The issue of equal recognition for those in same sex relationships and equal marriage is much further back. There is a strong growing voice seeking change but at present in the church structures this is a minority voice. Amid strong feelings on both sides the church is trying to facilitate what it is calling ‘good disagreement’. http://www.telegraph.co.uk/news/religion/10600411/Church-of-England-bishops-we-agree-on-one-thing-that-we-cant-agree-on-homosexuality.html The hope is that those on differing sides of the discussion can listen to each other and find some place of understanding those and acknowledging the faith of those whom they disagree with. I have recently been part of an informal online discussion seeking to put this into practice. It has not been easy! On the one hand are many who have been marginalised, rejected and deeply wounded because of their belief that they are called to be Christians in same sex relationships. Many of these are angry and don’t want to hear anymore the words and attitudes they have faced. On the other people who believe that the acceptance of same sex relationships is a fundamental abandonment of morality. With such a backdrop it was perhaps no surprise if some of the disagreement was anything but ‘good’. Indeed from both sides there a voices suspicious that ‘good disagreement’ is just an attempt to brush the issue under the carpet. There are also those on both sides who think the only solution is for the church to split. The only way forward for us not to be in the same church. Indeed it is clear some on both sides can no longer really accept that the others are even Christian. Moving on to a place in which change might happen and this find support with provision for those who disagreed so they could remain together seems at best a long way off, let alone good disagreement. In spite of this there was also much good from many people of all positions in that discussion and therefore some hope.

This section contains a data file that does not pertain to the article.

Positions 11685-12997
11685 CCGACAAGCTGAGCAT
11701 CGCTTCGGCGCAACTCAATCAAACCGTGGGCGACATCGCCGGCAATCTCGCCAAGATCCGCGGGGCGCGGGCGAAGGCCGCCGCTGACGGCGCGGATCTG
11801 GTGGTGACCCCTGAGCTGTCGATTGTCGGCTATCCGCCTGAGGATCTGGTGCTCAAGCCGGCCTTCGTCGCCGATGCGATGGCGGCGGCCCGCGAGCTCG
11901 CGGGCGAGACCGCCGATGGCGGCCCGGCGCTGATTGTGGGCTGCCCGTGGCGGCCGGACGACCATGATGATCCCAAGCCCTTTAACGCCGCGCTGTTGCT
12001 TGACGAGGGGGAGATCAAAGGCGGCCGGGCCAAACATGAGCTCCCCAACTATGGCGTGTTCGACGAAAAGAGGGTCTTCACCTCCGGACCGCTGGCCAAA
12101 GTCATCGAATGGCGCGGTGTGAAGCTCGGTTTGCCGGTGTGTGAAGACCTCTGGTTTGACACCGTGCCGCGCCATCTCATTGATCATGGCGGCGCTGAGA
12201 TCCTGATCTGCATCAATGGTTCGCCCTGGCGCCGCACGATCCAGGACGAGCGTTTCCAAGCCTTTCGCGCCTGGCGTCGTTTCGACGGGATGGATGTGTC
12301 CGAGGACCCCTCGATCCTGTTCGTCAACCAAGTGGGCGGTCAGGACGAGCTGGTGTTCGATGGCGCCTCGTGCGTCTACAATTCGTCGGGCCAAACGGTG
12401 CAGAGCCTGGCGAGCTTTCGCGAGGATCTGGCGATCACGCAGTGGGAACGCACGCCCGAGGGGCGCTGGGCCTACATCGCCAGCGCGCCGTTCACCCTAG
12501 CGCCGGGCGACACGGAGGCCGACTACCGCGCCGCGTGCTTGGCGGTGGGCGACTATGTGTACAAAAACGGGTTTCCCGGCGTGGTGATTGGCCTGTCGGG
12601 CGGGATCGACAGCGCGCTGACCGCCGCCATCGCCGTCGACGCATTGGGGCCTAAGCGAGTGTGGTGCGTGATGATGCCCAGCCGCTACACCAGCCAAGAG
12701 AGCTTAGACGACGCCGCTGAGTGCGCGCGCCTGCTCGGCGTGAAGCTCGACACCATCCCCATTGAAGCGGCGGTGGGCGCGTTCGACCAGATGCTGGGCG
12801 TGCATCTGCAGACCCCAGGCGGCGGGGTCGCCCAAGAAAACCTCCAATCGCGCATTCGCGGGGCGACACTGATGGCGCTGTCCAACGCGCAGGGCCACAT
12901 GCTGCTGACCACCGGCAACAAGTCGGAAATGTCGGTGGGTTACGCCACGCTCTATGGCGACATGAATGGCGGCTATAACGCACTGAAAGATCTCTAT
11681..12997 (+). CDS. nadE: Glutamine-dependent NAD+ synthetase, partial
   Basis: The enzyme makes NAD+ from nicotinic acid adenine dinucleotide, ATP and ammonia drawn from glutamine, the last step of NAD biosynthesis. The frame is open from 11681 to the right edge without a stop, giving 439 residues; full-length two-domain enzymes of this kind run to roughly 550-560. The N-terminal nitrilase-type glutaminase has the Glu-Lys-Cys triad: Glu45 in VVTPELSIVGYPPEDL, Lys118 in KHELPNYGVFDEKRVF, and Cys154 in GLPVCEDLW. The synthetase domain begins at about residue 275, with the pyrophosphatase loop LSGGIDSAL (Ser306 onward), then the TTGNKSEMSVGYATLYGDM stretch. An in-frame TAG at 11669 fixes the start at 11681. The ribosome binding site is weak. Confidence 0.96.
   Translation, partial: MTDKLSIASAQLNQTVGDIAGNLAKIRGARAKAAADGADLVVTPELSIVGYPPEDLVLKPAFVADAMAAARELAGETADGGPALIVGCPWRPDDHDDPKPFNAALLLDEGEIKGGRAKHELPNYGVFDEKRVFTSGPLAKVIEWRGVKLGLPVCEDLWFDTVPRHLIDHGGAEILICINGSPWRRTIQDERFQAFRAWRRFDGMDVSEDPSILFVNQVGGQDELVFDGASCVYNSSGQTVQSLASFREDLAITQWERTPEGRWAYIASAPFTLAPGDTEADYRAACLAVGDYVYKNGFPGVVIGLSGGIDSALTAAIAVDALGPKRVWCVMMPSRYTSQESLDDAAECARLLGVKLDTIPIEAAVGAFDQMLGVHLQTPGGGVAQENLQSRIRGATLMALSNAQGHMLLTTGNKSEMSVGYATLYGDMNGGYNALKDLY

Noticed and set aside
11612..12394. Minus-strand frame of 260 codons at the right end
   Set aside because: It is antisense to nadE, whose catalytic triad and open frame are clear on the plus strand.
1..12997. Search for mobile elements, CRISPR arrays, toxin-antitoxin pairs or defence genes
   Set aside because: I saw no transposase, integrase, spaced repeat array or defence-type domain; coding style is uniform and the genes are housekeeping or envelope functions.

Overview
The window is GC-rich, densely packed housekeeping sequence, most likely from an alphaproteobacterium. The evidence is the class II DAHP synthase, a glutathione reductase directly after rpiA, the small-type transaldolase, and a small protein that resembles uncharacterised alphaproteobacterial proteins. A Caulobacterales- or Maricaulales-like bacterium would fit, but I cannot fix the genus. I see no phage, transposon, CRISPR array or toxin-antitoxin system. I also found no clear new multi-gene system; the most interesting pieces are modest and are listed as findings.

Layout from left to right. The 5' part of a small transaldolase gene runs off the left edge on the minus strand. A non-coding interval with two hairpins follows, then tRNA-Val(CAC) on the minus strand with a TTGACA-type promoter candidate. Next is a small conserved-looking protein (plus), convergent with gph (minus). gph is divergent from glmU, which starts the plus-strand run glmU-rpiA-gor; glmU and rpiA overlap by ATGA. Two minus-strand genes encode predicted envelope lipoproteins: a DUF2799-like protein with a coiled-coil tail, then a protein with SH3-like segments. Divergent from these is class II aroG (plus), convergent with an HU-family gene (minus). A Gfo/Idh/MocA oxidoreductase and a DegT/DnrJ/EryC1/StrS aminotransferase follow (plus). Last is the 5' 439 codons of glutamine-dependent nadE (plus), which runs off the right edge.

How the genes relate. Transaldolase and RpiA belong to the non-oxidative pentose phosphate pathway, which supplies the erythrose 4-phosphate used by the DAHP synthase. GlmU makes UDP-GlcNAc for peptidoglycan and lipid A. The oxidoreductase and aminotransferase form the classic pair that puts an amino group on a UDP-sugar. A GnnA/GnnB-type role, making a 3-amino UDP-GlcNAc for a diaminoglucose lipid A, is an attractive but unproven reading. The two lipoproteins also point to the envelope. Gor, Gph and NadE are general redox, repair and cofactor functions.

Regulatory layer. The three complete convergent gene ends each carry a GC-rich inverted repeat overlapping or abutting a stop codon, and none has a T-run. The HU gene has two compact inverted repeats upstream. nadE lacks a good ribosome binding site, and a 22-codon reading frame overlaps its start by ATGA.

Working for change is not easy, indeed it can be very costly and take great courage. The film Selma, about the US Civil Rights Movement, has been showing recently in the UK. The trailer poster boldly proclaims ‘one dream can change the world’. This connects us to one of the 20th century’s great speeches, Martin Luther King declaring ‘I have a dream…’ This is full of famous passages often quoted and played, indeed even used in pop songs. We remember it not just for the great rhetoric, but because it encapsulates a way of working for civil rights that was both prepared to have courage and yet also sought peaceful change. A terrorist movement was a real alternative. When King gave that speech in Washington in 1963 he had already been campaigning for desegregation for 8 years. In 1964 this led to a bill ending desegregation in the south but on the ground in many places it was not implemented. The Selma marches that the film is named after happened in response to segregation in 1965. King was still campaigning when he was shot dead in 1968.